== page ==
IFRS 17 solutions provider of the year: Oracle Financial Services

Asia Risk Technology Awards 2020

Geetika Chopra
Geetika Chopra, Product Strategy (IFRS 17), Oracle Financial Services

The transition to the International Financial Reporting Standard 17 (IFRS 17), which affects insurance contracts, remains a challenge for firms as it is a radical departure from current accounting standards.

IFRS 17 gives investors and stakeholders a realistic view of an insurer’s or reinsurer’s risk exposure, profitability and financial status. The new standard, which replaces IFRS 4 on accounting for insurance contracts, requires firms to measure insurance contracts using updated estimates and assumptions that reflect the timing of cashflows and uncertainties relating to insurance contracts.

IFRS 17 expects profits to be recognised as it delivers insurance services and insurance contract profits that it expects to recognise in the future.

To achieve compliance quickly and efficiently, insurers are looking for an approach that incorporates risk into the decision-making process. Oracle Financial Services’ IFRS 17 Analyzer helps insurance companies do just that.

Oracle has a dedicated team of more than 50 developers working with analysts and product managers, including actuarial experts and qualified accountants.

Although the International Accounting Standards Board has again delayed the implementation of IFRS 17 to January 2023, meeting this standard remains a challenge.

Geetika Chopra, product strategy at Oracle Financial Services, says IFRS 17 has introduced many new concepts in calculating insurance liability and the release of profit. “Further, IFRS 17 being a principles-based standard, the calculations differ from product to product and from entity to entity needing complex modelled cashflows for the required calculations and disclosures,” she says.

Oracle’s IFRS 17 Analyzer solution addresses specific regional nuances and offers prebuilt content developed by in-house actuarial experts and accountants for the General Measurement Model, Variable Fee Approach and Premium Allocation Approach approaches.

The solution can conduct parallel runs for the direct insurance, and the reinsurance held computations and check for inter-relation computation based on the onerousness of the underlying contracts.

Also built in is a seeded chart of accounts and a standard set of accounting journals that will aid the knowledge gap the new standard introduces.

It is designed to be extensible and transparent to meet the needs of auditors and stakeholders. Oracle says the application is a white box end-to-end accounting solution for insurance contracts and financial instruments, with downstream sub-ledgers for IFRS 9, 13 and 17.

Using the IFRS 17 Analyzer, firms can calculate each contract’s net liability by using the present value of the cashflows, risk adjustments and assumptions. The prebuilt templates for the computation of contractual service margin (CSM) and liability of incurred claims in the Analyzer’s user interface help insurers start the implementation process with minimal configurations.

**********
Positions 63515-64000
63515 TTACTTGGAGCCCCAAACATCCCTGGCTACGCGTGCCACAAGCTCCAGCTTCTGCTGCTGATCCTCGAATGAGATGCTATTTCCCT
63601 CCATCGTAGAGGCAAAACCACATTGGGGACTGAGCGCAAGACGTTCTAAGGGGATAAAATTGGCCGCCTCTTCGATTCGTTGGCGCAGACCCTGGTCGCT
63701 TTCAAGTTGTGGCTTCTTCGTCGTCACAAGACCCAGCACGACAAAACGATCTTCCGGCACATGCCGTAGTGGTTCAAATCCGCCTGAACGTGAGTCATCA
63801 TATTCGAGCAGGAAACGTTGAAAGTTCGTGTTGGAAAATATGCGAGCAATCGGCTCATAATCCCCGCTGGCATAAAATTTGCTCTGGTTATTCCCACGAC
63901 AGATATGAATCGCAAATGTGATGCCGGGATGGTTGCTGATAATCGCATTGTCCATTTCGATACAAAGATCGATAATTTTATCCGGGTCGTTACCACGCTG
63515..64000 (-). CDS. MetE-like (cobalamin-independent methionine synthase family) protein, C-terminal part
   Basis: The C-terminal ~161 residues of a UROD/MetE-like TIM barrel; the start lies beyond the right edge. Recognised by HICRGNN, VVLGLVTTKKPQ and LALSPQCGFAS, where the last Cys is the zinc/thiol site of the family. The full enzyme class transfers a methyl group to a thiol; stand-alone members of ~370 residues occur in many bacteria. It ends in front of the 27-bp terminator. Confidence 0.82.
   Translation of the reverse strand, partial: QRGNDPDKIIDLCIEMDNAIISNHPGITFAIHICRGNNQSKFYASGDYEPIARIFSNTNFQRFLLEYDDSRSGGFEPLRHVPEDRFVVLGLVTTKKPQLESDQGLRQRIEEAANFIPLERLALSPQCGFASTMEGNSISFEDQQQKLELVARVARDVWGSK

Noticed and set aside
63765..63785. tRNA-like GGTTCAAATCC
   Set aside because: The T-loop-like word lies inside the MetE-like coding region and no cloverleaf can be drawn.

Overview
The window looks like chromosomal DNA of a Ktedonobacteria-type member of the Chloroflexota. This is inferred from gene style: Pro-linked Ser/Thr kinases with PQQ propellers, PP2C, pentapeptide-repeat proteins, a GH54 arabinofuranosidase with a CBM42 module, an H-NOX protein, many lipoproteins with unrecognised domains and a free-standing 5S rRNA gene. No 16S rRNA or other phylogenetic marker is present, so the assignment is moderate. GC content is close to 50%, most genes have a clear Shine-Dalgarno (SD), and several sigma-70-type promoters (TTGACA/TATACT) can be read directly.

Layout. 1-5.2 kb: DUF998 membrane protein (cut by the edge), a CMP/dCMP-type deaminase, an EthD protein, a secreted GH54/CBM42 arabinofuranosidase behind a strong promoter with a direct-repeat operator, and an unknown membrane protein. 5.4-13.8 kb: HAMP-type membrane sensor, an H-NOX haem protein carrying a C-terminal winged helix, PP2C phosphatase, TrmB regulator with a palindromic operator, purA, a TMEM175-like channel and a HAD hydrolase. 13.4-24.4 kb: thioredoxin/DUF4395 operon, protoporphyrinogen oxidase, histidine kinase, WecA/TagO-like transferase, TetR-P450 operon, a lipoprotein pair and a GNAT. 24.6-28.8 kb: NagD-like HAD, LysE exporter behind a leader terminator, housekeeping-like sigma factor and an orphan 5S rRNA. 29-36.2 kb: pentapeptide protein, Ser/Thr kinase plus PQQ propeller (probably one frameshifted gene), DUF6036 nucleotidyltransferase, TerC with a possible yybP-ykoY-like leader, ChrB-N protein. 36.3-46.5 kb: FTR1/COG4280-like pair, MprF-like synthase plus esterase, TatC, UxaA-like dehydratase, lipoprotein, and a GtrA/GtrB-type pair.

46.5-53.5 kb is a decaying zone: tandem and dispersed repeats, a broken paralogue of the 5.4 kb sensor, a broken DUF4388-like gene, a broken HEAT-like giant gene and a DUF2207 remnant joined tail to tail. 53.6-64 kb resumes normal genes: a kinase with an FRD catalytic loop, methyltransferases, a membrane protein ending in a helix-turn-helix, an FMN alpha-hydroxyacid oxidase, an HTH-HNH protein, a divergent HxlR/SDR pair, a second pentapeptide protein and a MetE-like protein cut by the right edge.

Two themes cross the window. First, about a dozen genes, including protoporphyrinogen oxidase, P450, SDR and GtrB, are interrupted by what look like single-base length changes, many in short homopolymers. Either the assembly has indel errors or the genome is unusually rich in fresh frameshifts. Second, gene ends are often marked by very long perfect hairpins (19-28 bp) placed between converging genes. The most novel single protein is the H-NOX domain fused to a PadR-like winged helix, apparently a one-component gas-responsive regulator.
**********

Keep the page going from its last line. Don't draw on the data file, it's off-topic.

Chopra says this is critical as these implementations involve multi-disciplinary teams working together, which may require tweaks in the computations to be user-specific.

The CSM, profitability and liability numbers should be reflected in postings into a general ledger. The process of converting the numbers in postings can be error-prone unless the system is seamless. This is why, Chopra says, most insurers need an end-to-end application rolling downstream into a general ledger, with a sub-ledger capability within their IFRS 17 solution.

Oracle’s IFRS 17 Analyzer also comes with a sub-ledger functionality and a sample set of charts of accounts and accounting rules. “These accounting rules are designed to cater to the complexities of accounting for onerous contracts turning profitable at a future date and vice-versa. The solution also comes with a productised interface with Oracle’s accounting hub for an end-to-end seamless architecture for downstream accounting,” he says.

IFRS 17 also requires the data to be at a much granular level and from multiple sources. Oracle’s insurance data model consolidates data from various source systems, such as, policy administration, claims management, actuarial systems, market data providers, enterprise data, and so on.

The Analyzer can receive these cashflows from multiple actuarial runs and transaction systems at any granularity and convert these to specific variables required for IFRS 17 computations.

The model can be extended to serve as a platform for sourcing and provisioning insurance-related risk, finance and actuarial data, and cater to various business use cases of an insurance enterprise.

The system validates input data through pre-configured data-quality checks and a reconciliation framework to ensure balances between transaction and analytical systems match before it is used for computing and reporting.

Oracle says its investments in next-generation architecture and cloud-based applications will place its accounting applications on the new technology stack in the next year or two. Clients looking for cloud availability can now choose multiple options to fit their needs; for example, they can opt for cloud-managed services.

One of the judges for this category says there is good synergy between Oracle’s IFRS 17 Analyzer and its other solutions, and notes that its cloud-based applications are still developing. Another judge says Oracle has a large installed base of insurance customers who have good experience with its core products.

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